Super League of Malawi (Sulom) has introduced players’ foreign quota for TNM Super League clubs.
The top-flight league runners general secretary (GS) Williams Banda said the maximum number of foreign players that a team can register is five and a maximum of three will be allowed to feature in a match.
He also said foreign players will also be required to have a work permit.
The development follows an increase in the number of foreign players in the Super League.
Last season, there were four foreign players in the league.Silver Strikers had Yunis Sherif and Mike Tetteh while Masters Security had Eric Atsiga and Babatunde Adepoju, who has since joined Be Forward Wanderers.
But the number is set to increase as Masters Security has signed two more to take their tally to three.
Commenting on the issue of work permit, Banda said: “It is in our regulations. It’s just a reminder that teams need to adhere to.”
Sulom has also said local players would be required to use national identification cards (IDs) to get registered.
“For local players they need to use national IDs because it has sophisticated security features and some players do not have passports.
“This will also help us to check on issues of age-cheating as it is believed that the the national ID has correct dates of birth,” he said.
Sulom president Tiya Somba Banda added that the influx of foreign players should be controlled in the interest of up-and-coming local players.
“It is pleasing to note though, that our league has started attracting players from other countries, which just shows the progress we are making in the bid to turn professional,” he said.
Football Association of Malawi (FAM) licensing and compliance manager Casper Jangale said they clear foreign players using International Transfer Certificate (ITC).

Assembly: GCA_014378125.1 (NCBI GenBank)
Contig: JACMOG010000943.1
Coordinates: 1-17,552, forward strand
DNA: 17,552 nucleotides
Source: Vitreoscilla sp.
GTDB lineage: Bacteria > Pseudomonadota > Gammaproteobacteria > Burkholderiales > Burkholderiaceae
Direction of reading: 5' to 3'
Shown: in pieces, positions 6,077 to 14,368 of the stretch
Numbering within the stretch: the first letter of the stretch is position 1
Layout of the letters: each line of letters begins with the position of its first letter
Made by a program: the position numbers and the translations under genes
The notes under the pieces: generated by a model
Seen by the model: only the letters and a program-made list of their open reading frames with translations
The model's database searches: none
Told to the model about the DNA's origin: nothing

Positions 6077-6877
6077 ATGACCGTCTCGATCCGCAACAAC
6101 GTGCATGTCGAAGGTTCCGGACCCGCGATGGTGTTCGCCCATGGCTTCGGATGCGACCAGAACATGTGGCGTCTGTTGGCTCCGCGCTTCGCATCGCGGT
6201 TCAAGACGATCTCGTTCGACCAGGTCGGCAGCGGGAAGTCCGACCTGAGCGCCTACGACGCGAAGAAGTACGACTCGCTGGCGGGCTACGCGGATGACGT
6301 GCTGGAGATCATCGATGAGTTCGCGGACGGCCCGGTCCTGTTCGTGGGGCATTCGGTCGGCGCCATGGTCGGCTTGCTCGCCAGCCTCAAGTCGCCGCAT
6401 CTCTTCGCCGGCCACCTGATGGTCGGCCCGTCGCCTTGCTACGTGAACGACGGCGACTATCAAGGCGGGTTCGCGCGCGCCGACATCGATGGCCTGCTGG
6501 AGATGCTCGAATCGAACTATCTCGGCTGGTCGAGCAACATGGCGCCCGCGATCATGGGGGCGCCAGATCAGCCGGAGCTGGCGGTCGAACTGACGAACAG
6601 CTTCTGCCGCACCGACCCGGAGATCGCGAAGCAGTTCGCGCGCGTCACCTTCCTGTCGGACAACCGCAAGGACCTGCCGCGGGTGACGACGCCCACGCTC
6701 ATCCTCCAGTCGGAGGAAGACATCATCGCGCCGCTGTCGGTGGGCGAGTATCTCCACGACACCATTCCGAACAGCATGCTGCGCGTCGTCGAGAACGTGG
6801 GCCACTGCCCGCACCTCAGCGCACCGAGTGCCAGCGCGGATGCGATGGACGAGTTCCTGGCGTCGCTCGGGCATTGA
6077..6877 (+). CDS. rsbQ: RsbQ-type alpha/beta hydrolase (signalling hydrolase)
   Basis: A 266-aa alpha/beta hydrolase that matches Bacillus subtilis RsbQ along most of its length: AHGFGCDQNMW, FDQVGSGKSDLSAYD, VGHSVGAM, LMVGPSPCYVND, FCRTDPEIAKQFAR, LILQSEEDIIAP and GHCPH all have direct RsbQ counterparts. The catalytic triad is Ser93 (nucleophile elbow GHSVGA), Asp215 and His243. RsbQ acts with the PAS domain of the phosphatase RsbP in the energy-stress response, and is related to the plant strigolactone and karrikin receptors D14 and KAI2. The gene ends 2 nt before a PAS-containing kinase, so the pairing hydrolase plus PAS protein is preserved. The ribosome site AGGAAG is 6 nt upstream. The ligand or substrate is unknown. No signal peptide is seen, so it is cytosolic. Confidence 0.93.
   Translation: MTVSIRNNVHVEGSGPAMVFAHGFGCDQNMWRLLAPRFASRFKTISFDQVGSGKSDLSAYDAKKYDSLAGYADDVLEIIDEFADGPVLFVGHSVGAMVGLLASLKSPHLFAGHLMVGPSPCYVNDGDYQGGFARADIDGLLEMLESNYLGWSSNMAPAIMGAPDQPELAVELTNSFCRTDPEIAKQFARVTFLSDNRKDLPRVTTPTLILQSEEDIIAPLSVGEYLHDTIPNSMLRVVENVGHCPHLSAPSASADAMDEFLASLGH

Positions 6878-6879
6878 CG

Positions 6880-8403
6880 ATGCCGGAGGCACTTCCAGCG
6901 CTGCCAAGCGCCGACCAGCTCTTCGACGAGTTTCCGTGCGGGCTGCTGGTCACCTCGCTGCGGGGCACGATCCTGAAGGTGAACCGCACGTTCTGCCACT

“Sulom’s move, is therefore, a welcome development. Compliance of national laws is a must,” he said.
However, Be Forward Wanderers general secretary Mike Butao said it is not clear on the reason for enforcing the rule work permit rule.
“There are lots of foreign players in the country playing without work permits. But I do not know what exactly Sulom are trying to achieve,” he said.
Butao also said said there is no enforcement to regulate the coming in of foreign players in the country.
“If the idea is to protect local talent, what other countries do is set criteria for a foreign footballer to get a permit,” Butao said.
Former FAM acting general secretary George Kaudza Masina applauded Sulom for the move, saying it is a requirement worldwide for foreign players to secure work permit to be eligible to play.
“When foreign players join a local club it means that they have been employed by that club. As such work permit is a must in any job when you are engaging a foreigner.
“I don’t think our local clubs have been serious with securing permits for their players,” he said.
Immigration Department spokesperson Joseph Chauwa also said clubs, just like other firms employing foreign labour force, are mandated to secure work permits for players.
“It’s a requirement that any foreign players should have a valid work permit and we always emphasise on that.
“If we are made aware that some foreign players do not have work permit we arrest them just like any other illegal immigrant,” he said.